It shows how completely genre TV has appropriated the concept of DNA identification that one would immediately associate Invisible—artist Heather Dewey-Hagborg's product-provocation designed to protect "against new forms of biological surveillance"—with murder scene clean-up. Invisible comprises two bottles of spray: Erase and Replace. The former deletes 99.5% of DNA residue; the latter is "a solution of customized amplified DNA" designed to "obfuscate the remaining .5%." Together they could certainly be used to "spoof" the site of a crime, but Invisible's stated purpose is firmly focused on the quotidian-dystopic, a new SF sub-genre attempting to describe the daily grind of the immediate future.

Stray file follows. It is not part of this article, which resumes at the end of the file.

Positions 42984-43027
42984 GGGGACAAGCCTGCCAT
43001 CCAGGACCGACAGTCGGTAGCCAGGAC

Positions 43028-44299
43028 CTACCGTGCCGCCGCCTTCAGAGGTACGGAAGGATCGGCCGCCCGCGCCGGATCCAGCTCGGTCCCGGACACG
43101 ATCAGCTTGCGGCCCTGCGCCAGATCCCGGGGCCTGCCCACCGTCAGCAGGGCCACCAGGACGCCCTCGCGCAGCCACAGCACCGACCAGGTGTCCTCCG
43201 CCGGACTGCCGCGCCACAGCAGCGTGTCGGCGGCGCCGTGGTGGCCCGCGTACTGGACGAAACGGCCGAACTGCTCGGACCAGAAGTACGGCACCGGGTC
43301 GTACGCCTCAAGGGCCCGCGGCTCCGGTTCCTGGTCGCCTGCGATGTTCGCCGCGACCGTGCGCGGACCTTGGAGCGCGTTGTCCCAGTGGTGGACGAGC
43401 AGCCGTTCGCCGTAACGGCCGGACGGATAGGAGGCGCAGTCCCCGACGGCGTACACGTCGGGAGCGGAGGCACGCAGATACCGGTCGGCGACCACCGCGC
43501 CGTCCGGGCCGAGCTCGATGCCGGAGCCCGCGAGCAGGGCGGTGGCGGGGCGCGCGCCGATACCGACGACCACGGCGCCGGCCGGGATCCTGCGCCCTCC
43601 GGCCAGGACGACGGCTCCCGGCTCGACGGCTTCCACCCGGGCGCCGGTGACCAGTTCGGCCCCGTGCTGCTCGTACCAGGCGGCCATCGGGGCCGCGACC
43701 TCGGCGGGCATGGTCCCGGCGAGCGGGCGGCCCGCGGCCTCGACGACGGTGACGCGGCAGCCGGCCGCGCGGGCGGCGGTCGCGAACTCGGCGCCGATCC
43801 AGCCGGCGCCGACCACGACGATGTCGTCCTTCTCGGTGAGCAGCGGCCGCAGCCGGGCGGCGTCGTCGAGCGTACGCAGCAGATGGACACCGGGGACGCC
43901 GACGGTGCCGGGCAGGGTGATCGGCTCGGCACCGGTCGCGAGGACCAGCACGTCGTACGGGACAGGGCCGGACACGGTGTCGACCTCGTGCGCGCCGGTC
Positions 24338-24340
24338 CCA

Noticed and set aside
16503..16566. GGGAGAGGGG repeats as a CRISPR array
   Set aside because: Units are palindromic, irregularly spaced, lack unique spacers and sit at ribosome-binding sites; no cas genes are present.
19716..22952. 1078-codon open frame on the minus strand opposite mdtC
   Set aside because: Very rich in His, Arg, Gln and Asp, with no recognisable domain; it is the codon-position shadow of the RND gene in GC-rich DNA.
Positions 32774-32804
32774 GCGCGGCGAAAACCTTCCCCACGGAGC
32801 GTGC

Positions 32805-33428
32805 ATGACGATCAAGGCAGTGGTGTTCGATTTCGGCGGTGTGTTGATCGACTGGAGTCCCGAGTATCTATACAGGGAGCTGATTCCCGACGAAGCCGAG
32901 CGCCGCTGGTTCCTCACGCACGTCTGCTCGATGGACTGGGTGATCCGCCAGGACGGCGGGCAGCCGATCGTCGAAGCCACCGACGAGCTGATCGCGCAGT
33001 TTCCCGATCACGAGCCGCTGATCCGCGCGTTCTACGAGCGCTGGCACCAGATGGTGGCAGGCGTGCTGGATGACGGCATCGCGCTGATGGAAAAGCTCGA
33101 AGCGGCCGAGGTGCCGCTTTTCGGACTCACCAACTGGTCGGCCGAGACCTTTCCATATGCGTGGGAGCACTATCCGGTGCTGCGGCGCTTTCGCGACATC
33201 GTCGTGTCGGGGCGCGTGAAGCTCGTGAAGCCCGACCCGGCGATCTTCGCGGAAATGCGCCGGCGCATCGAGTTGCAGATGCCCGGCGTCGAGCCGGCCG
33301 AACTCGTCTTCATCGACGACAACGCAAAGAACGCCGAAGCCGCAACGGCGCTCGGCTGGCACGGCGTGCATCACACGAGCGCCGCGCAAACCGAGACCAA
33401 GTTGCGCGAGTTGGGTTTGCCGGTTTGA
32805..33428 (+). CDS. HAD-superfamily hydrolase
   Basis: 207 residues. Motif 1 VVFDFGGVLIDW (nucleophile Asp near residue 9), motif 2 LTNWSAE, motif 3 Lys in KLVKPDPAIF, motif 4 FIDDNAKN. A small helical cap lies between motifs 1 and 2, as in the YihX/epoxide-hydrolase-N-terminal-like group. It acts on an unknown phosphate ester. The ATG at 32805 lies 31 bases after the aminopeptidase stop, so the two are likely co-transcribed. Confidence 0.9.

The product's launch video incorporates visual strategies from apocalyptic films (scene-setting turbulent news footage) and tropes from sci-fi viral-thrillers (surveillance camera footage, a color palette of washed out blues on black). The marketing copy argues that only "You should be in control of how you share your information." Dewey-Hagborg positions Invisible as a necessary tool in an emergent world where the logic of data-mining extends away from the keyboard, right down to your genome.